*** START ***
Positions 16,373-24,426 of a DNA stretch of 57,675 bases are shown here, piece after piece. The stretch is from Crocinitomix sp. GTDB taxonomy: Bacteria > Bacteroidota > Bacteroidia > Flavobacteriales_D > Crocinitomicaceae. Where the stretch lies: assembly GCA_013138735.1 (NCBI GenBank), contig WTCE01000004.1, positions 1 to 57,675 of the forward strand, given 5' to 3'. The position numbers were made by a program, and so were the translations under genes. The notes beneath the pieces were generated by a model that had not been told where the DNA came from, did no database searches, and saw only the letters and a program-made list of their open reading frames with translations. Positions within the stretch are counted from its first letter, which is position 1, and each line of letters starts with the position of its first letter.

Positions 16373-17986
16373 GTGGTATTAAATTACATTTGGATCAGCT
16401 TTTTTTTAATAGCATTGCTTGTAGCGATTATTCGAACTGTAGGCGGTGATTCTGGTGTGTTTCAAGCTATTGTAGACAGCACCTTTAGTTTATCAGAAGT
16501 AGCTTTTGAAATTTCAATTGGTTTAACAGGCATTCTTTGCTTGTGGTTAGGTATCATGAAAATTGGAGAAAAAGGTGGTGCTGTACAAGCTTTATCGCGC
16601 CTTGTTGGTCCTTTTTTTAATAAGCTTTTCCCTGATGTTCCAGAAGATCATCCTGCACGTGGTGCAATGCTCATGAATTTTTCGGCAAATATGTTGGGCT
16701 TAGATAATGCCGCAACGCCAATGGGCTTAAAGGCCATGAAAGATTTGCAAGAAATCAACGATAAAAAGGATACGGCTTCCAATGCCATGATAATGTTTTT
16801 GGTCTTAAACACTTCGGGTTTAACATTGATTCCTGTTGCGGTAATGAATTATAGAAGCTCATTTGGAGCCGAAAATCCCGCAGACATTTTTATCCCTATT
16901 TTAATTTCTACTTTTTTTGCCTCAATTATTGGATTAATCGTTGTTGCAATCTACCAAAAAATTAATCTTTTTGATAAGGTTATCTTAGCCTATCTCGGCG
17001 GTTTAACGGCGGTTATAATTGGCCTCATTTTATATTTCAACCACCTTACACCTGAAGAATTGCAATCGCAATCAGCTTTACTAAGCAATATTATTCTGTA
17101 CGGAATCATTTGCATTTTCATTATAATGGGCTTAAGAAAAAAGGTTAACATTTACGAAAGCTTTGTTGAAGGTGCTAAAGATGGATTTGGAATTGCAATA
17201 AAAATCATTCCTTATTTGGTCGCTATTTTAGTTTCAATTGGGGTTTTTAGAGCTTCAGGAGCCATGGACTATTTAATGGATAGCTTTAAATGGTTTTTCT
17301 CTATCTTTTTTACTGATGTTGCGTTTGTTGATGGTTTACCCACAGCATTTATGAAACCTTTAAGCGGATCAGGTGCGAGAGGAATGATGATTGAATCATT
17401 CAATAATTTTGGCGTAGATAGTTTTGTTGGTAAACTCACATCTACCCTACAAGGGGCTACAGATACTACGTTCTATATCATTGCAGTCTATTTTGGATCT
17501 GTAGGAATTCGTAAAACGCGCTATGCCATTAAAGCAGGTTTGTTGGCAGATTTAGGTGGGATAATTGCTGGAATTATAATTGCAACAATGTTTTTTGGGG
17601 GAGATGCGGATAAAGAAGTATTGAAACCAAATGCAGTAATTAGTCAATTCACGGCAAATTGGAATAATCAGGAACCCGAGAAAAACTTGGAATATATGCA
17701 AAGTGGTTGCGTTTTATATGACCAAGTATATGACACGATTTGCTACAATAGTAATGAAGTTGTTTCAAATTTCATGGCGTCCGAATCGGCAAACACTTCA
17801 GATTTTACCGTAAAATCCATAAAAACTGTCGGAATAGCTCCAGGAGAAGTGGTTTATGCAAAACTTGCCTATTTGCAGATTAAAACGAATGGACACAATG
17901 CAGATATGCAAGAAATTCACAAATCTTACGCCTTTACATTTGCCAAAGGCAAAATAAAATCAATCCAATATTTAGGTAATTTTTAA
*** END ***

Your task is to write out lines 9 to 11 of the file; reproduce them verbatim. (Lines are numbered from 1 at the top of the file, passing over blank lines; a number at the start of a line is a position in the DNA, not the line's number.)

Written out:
16901 TTAATTTCTACTTTTTTTGCCTCAATTATTGGATTAATCGTTGTTGCAATCTACCAAAAAATTAATCTTTTTGATAAGGTTATCTTAGCCTATCTCGGCG
17001 GTTTAACGGCGGTTATAATTGGCCTCATTTTATATTTCAACCACCTTACACCTGAAGAATTGCAATCGCAATCAGCTTTACTAAGCAATATTATTCTGTA
17101 CGGAATCATTTGCATTTTCATTATAATGGGCTTAAGAAAAAAGGTTAACATTTACGAAAGCTTTGTTGAAGGTGCTAAAGATGGATTTGGAATTGCAATA